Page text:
Monday February 20th 2017

“The Houdini Box”

I love children’s theater! Partly because it is shorter and to the point, and partly because it brings children and live theater together. If done properly, kids will enjoy the experience and want more. Our city is very fortunate to have many companies that offer children’s programs and some devoted to same. Chicago Children’s Theatre is one of these troupes and while they do bring great stories to the stage, they feel it is even more important to teach the new theater-goers as well as entertain them.

Their current offering is a mix of fact and fiction as they tell the story of a young boy, Victor ( played to perfection by  Alex Weisman), who has chosen as his idol Harry Houdini, one of the world’s greatest magicians. Victor loves magic and wants to learn every trick so that one day he can be Houdini. Victor locks himself up so that he can escape and his mother ( deftly handled by Sara Sevigny) has to get him out o fthe trunk or whatever he is locked in. Being concerned about his love for magic and his lack of wanting to do anything else, she takes him to his aunt Harriet’s house as she will not tolerate any of this childhood “stuff”. but as they wait for the train, Victor meets a man, a man who claims to be Houdini himself. When they return home, a letter is received from Houdini and Victor goes to his home, where he learns that the Great Houdini has passed away , but left a box for Victor.

Victor cannot open the box and thinking it is not really Houdini’s because the initial on the bottom are EW, not HH, puts it away in the attic and decides to give up his dream and magic. In other words, grow up as the narrator/Barker says. These roles plus many others are skillfully played by Derek Hasenstab ( who also does some magic playing Houdini himself. Victor grows up and goes to work and even has a son. While playing ball with his son, his son hits the ball very far and it lands at the grave site of Houdini, where Victor learns that his real name was Erich Weiss; E.W., goes to the attic and finds the box, which now opens. Victor has discovered that you can grow up and still retain your heroes, even if you don’t become them.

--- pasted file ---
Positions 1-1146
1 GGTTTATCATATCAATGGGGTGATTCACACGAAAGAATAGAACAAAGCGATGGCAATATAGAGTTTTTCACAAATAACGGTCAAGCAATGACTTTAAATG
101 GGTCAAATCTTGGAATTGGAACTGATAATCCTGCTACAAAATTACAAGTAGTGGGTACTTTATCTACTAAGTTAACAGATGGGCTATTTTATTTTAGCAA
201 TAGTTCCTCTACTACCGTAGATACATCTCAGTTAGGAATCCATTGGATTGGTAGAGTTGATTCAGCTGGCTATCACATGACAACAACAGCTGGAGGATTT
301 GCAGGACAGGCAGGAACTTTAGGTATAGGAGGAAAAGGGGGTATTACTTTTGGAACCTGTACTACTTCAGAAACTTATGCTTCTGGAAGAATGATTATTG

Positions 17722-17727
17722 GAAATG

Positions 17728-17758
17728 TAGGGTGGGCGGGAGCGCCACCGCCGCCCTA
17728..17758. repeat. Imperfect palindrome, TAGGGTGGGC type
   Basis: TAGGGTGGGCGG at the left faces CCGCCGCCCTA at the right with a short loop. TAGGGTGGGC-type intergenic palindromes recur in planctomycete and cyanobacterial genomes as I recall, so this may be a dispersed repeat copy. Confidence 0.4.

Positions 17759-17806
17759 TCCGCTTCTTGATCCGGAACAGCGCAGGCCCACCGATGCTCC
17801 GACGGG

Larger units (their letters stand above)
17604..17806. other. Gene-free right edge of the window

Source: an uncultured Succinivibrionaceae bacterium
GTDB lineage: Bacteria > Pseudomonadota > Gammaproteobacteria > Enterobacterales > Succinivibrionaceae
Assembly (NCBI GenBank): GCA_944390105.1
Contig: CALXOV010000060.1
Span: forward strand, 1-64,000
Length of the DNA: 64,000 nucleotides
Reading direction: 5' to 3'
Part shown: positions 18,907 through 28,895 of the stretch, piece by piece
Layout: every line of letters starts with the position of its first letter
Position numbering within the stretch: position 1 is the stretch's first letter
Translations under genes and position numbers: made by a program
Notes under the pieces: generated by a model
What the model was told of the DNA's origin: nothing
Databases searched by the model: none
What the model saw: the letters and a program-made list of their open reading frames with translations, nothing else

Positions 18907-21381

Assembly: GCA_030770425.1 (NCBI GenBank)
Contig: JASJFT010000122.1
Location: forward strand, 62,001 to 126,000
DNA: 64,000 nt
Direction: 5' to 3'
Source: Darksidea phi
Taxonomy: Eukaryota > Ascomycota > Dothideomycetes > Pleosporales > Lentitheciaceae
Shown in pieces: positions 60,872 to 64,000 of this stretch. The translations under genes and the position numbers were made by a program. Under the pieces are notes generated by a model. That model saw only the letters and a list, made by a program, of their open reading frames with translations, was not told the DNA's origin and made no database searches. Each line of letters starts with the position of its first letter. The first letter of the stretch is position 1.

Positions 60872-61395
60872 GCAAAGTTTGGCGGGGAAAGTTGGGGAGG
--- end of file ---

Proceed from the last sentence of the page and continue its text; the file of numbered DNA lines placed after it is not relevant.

This is a one hour musical based on the book by Brian Selznick and written by Hannah Kohl. Mark Messing wrote the music which is handled by two musicians who play many instruments. Sam Deutsch and Tyler Culligan are the ace puppeteers who make Mr. Thomas’ magic come alive.The production is staged/directed by Blair Thomas who also designed the puppetry used in the show. Some very cool puppets and techniques. There is some choreography in the show by Stacey Flaster and working on the small “puppet like stage, I am sure was not an easy task, but as always she was up to it.

In many cases, when it comes to Children’s theater, I bring one or two of the grandkids with me so that I can offer the viewpoint of a youngster. Adam and Sarah were both busy today, so I went alone. However, I did meet a family with a five year old daughter, Charlotte and from time to time I turned to see her reaction. She hardly ever blinked as her eyes were wide with amazement and when I asked her what her favorite part of the show was, she told me it was the magic trick at the very end, when Victor, after he had opened the box, locked himself in  his Grandmas trunk and then, not 20 seconds later came barging through the doors- under 20 seconds! Something only Harry Houdini could do! Thank you Charlotte for helping me tell other kids just how this play is filled with special moments.

“The Houdini Box” will continue at The Mercury Theater located at 3745 N. Southport in Chicago thru March 4th with performances Tuesday thru Thursday at 10:15 a.m. Fridays at either 10,10:15 or noon ( check with box office or online for exact times), Saturdays and Sundays at 11 a.m.and 2 p.m.

Tickets range from $15-$36 and can be purchased at the Mercury box office, by phone at 773-325-1700 or online at Metered parking available on Southport and there are some free spots during the daytime, but check the signs. Valet parking is available on weekends and the Blaine School just north of the theater is available on weekends as well for $10

StartingMarch 14th thru March 25th, the production will move up to Skokie at The North Shore Center For The Perfoming Arts, 9501 Skokie Boulevard  847-673-6300 


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